Found where the hardware description is obtained (for the ATA CHS
    values at least).
    Problem of portability (this is i386 specific).
    Why is fdisk(8) recomputing the absolute sector to put it in a BIOS
    cylinder boundary (that has almost no sense). And why does it redefines
    the starting sector of a partition it has neither created nor modified
    (for the geometry). It seems that this is modified when setting the
    ACTIVE flag, that is all the record is overwritten, including recomputed
    CHS and LBA values.

    To be continued.
    --
    Thierry Laronde (Alceste)
    http://www.kergis.com/
    Key fingerprint = 0FF7 E906 FBAF FE95 FD89 250D 52B1 AE95 6006 F40C

  5. Re: [9fans] Re: [explanations] MBR messed up on installation

    On 5/28/07, tlaronde@polynum.com wrote:
    > Hello,

    [cut]
    > TODO: track the Plan 9 sources to see the manipulation done.
    > Found where the hardware description is obtained (for the ATA CHS
    > values at least).
    > Problem of portability (this is i386 specific).
    > Why is fdisk(8) recomputing the absolute sector to put it in a BIOS
    > cylinder boundary (that has almost no sense). And why does it redefines
    > the starting sector of a partition it has neither created nor modified
    > (for the geometry). It seems that this is modified when setting the
    > ACTIVE flag, that is all the record is overwritten, including recomputed
    > CHS and LBA values.


    At the moment, fdisk also redefines partition numbers, rearranging
    them as it finds them on the disk (So if you have first partition
    number 3, then number 1, then number 2, it gets changed to 1-2-3).

    It would be a fine thing if Plan 9's fdisk would rather follow the way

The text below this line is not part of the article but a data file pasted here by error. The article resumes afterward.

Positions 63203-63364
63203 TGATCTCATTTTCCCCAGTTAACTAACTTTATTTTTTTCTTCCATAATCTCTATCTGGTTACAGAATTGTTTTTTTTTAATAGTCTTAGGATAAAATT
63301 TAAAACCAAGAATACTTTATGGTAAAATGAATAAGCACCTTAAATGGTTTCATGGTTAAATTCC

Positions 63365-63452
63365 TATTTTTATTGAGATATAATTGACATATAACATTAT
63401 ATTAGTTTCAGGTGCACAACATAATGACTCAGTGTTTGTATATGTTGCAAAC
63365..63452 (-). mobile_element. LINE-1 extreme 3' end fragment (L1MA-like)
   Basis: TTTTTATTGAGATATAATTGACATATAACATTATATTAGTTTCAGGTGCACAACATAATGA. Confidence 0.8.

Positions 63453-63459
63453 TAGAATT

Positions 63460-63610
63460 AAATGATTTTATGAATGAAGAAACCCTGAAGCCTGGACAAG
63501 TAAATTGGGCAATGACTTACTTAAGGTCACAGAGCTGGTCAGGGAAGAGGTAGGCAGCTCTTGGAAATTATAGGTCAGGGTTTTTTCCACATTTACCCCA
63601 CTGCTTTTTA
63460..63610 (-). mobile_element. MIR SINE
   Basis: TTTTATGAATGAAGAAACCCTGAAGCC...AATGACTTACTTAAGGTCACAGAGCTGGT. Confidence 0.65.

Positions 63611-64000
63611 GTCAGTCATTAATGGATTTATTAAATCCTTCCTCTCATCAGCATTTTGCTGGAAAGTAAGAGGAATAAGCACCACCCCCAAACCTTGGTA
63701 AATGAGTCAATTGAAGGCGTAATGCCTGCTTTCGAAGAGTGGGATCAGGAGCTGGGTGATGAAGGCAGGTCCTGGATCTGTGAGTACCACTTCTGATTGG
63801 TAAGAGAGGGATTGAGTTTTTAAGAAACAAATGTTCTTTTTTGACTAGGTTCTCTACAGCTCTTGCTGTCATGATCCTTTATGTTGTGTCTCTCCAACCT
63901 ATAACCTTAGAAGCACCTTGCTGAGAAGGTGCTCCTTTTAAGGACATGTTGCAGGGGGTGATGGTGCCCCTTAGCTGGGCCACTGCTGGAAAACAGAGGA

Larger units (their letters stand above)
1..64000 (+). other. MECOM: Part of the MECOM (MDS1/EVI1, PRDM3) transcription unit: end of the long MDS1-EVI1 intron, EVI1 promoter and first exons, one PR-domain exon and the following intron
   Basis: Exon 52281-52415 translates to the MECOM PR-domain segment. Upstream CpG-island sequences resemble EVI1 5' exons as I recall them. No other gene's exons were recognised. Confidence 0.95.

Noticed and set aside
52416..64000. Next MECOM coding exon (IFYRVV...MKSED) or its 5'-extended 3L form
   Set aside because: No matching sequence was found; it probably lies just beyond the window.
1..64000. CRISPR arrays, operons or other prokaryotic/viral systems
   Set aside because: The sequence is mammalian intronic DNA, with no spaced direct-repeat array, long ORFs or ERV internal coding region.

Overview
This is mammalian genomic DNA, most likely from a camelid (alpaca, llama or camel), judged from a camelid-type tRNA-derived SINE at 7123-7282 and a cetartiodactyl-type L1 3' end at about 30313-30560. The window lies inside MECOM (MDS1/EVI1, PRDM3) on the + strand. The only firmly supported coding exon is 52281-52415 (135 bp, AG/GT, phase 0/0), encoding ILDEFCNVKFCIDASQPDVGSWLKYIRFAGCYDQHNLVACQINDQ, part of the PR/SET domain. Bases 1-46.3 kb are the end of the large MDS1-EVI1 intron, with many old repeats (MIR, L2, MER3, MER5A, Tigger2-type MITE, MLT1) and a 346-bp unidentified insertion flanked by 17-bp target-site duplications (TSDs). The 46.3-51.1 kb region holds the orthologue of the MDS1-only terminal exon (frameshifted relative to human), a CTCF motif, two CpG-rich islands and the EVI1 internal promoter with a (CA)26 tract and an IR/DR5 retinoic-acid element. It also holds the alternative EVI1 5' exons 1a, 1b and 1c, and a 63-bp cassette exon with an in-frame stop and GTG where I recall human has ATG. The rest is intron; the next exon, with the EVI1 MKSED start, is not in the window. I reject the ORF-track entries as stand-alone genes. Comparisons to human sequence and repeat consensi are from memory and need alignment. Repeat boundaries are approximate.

of GNU/BSD fdisk and _NOT_ touch any partition it didn't modify. While
    the usage of plan 9 named partitions makes it irrevelant to p9, many
    people have other OS on their hard drive which don't add another layer
    (like disklabel or LVM) or aren't configured to do so.

    Booting another OS just to run fdisk isn't a good thing. Pity that I
    don't have access to a Plan 9 machine (or time) to prepare a patch for
    this :-/

    > To be continued.
    > --
    > Thierry Laronde (Alceste)
    > http://www.kergis.com/
    > Key fingerprint = 0FF7 E906 FBAF FE95 FD89 250D 52B1 AE95 6006 F40C
    >


    --
    Paul Lasek

  6. Re: [9fans] Re: [explanations] MBR messed up on installation

    On Tue, May 29, 2007 at 01:31:48AM +0200, Pawe? Lasek wrote:
    >
    > At the moment, fdisk also redefines partition numbers, rearranging
    > them as it finds them on the disk (So if you have first partition
    > number 3, then number 1, then number 2, it gets changed to 1-2-3).
    >
    > It would be a fine thing if Plan 9's fdisk would rather follow the way
    > of GNU/BSD fdisk and _NOT_ touch any partition it didn't modify. While
    > the usage of plan 9 named partitions makes it irrevelant to p9, many
    > people have other OS on their hard drive which don't add another layer
    > (like disklabel or LVM) or aren't configured to do so.
    >
    > Booting another OS just to run fdisk isn't a good thing. Pity that I
    > don't have access to a Plan 9 machine (or time) to prepare a patch for
    > this :-/


    I will probably take the task.

    Just, as usual, a matter of time: I have to tackle with business needs
    just in order to have incomes

    But I will try to dedicate a slice of time in June for this.
    --
    Thierry Laronde (Alceste)
    http://www.kergis.com/
    Key fingerprint = 0FF7 E906 FBAF FE95 FD89 250D 52B1 AE95 6006 F40C